House conservatives revive efforts to cut federal pay raises, create an ‘at will’ workforce

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  • A group of conservative lawmakers has proposed eliminating all automatic pay raises for federal employees and increasing the amount they contribute to their retirement. Another proposal in the Republican Study Committee’s 2019 budget proposal to Congress would make all federal employees “at will” employees, meaning they could be fired at any time for cause. Specifically, the 150-member caucus suggests following the reform undertaken by the  Veterans Affairs Department, which allows the VA secretary to remove, demote, or suspend VA employees for poor performance or misconduct. (RSC)
  • Environmental Protection Agency Administrator Scott Pruitt has told lawmakers he will cooperate with investigators on 10 pending inquires into agency spending and ethics. Pruitt testified Thursday before the House Energy and Commerce and Appropriations Committees. Despite pressure from lawmakers,  Pruitt said he would not be stepping down. Last week, the Government Accountabilty Office found EPA violated federal spending laws when it built a soundproof booth in Pruitt’s office. (Federal News Radio)
  • The Census Bureau has engaged local leaders in Rhode Island as part of its effort to increase the count of certain slices of the population in the 2020 Census. The  bureau’s top manager, Ron Jarmin, conducted a workshop in Providence. That is where the bureau is conducting its final major field test before the 2020 headcount. Working with the mayor, the Rhode Island secretary of state, and the Urban League, the workshop used design thinking to devise accurate counting methods for very young children, as well as 16- to 24-year-old African-American males. (Census)
  • The Government Accountability Office (GAO) named 68 new actions that agencies could take to reduce duplicate programs and processes, and possibly find new cost savings. GAO said agencies have made some progress over the past eight years. It said 52 percent of GAO’s 724 recommendations have been addressed, but Comptroller General Gene Dodaro said agencies need more help from Congress to address the remaining 42 percent of actions.  (Federal News Radio)
  • The General Services Administration’s next generation telecommunications contract has earned  a “best-in-class” designation. The Office of Management and Budget said the Enterprise Infrastructure Solutions (EIS) contract is now a preferred government-wide contract that lets agencies take advantage of the government’s buying power. Agencies are in the midst of moving to EIS over the next three years for innovative voice, video and data services. (GSA)
  • Defense Secretary James Mattis said the government is likely to pursue criminal charges in a case involving tens of millions of dollars in potential fraud.  Government audits have identified more than $50 million  in unsubstantiated contract payments for programs that were susposed to help build intelligence capabilities in Iraq and Afghanistan. Instead, some of those payments went to buy luxury vehicles and pay six-figure salaries for  “significant others”  working as  executive assistants for the program’s main subcontractor, New Century Consulting.  Sen. Claire McCaskill, (D-Mo.) told Mathis at a Senate hearing Thursday that “somebody’s head has got to roll.” (ABC News)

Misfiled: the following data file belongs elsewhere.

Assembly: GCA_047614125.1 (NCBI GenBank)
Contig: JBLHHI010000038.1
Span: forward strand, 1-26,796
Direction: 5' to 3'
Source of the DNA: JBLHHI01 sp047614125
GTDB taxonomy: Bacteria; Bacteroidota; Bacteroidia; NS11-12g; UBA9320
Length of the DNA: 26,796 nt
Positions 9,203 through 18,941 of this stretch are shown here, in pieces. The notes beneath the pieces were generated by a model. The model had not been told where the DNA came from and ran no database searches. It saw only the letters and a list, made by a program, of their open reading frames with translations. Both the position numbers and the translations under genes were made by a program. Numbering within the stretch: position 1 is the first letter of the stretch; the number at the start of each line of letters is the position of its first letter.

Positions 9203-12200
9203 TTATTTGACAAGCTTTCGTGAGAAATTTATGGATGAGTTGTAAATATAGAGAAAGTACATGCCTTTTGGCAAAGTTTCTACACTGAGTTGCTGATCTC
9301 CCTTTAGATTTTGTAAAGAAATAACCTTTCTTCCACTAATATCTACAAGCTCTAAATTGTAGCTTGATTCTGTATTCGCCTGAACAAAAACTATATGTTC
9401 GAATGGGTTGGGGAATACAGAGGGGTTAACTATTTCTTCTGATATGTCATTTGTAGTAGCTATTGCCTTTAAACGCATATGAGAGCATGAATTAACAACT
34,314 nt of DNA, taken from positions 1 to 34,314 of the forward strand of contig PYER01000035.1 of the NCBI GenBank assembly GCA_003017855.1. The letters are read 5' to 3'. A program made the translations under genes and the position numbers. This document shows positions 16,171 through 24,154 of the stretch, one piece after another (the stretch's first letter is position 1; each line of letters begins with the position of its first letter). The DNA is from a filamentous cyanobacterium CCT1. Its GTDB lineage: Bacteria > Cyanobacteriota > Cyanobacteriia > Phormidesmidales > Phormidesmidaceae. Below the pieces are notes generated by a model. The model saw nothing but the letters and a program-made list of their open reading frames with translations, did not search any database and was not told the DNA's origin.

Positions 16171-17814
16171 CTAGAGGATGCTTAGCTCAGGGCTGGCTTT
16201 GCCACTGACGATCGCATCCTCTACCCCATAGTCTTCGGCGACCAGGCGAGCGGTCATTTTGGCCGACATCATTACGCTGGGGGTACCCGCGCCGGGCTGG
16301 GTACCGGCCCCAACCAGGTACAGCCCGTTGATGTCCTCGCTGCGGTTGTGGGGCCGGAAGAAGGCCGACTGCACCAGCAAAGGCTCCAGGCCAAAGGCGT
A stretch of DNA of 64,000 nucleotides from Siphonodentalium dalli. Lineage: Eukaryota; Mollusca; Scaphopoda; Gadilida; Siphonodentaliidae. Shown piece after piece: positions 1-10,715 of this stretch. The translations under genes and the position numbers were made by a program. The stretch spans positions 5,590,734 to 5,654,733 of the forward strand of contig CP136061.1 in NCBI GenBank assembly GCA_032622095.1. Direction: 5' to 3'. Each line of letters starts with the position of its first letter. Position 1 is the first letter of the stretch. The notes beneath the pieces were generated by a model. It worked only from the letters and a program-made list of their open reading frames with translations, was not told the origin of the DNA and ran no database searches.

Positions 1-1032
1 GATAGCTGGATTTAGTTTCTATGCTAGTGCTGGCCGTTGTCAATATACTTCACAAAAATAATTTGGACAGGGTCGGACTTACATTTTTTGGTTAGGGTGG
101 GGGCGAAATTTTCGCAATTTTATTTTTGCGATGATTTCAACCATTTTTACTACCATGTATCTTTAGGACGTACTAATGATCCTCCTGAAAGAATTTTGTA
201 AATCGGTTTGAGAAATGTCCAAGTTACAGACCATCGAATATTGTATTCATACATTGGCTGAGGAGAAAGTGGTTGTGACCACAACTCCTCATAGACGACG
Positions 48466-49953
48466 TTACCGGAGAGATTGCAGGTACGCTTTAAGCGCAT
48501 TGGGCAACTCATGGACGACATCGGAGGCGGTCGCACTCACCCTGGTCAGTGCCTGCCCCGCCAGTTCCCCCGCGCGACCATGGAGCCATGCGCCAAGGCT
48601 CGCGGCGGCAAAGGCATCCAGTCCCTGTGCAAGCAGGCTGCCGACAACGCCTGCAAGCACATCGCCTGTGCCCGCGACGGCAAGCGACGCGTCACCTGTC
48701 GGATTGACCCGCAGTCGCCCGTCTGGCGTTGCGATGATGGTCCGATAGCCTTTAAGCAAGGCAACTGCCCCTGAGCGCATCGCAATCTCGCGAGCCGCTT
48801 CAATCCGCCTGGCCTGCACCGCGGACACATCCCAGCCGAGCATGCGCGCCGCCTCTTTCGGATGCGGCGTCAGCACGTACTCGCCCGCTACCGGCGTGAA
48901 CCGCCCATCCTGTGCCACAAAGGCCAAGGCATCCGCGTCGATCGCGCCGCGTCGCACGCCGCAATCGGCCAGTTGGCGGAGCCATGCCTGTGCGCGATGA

• The Senate has confirmed Paul Lawrence to be undersecretary for benefits at the Veterans Affairs Department . That will give the Veterans Benefits Administration its first permanent leader in nearly three years. The Senate also confirmed Joseph Falvey to serve on the Board of Veterans Appeals., whose judges serve 15-year terms. (Senate .gov)
  • Effective immediately, the Air Force said all active-duty airmen no longer have to complete the distance learning programs known as Course 14 and Course 15 before attending non-commissioned officer or senior NCO academies. Instead, active-duty airmen will now complete their enlisted professional military education in-residence. The distance-learning program focused on everything from commuication skills to organizational management. But a review of of the program  found its courses were full of errors and had testing backlogs. (Air Force).
  • A bill to reauthorize the State Department would reinstate a cyber diplomacy office at the agency.  Former Secretary of State Rex Tillerson removed the Coordinator for Cyber Issues position and downgraded the office after former Cyber Coordinator Chris Painter stepped down last July.  The sponsor of the bill, Rep. Ed Royce (R-Calif.), said elevating the department’s cyber office would make the agency more secure. (House.gov)
  • The top 50 contractors are no better in protecting email from cyber threats, than the agencies they serve. The Global Cyber Alliance tested the domains of the top 50 IT contractors and found they are well behind in applying security tools to protect against malware, phishing and other threats often delivered by email.  Of the 50 vendors tested, 27 did not have the domain-based Message Authentication, Reporting & Conformance (D-MARC) protocol in place. Another 21 contractors had DMARC in place, but were not monitoring email threats. This survey showed the top vendors are behind the federal government’s use of DMARC, which is at 68 percent of all domains.   (Globalcyberalliance.org)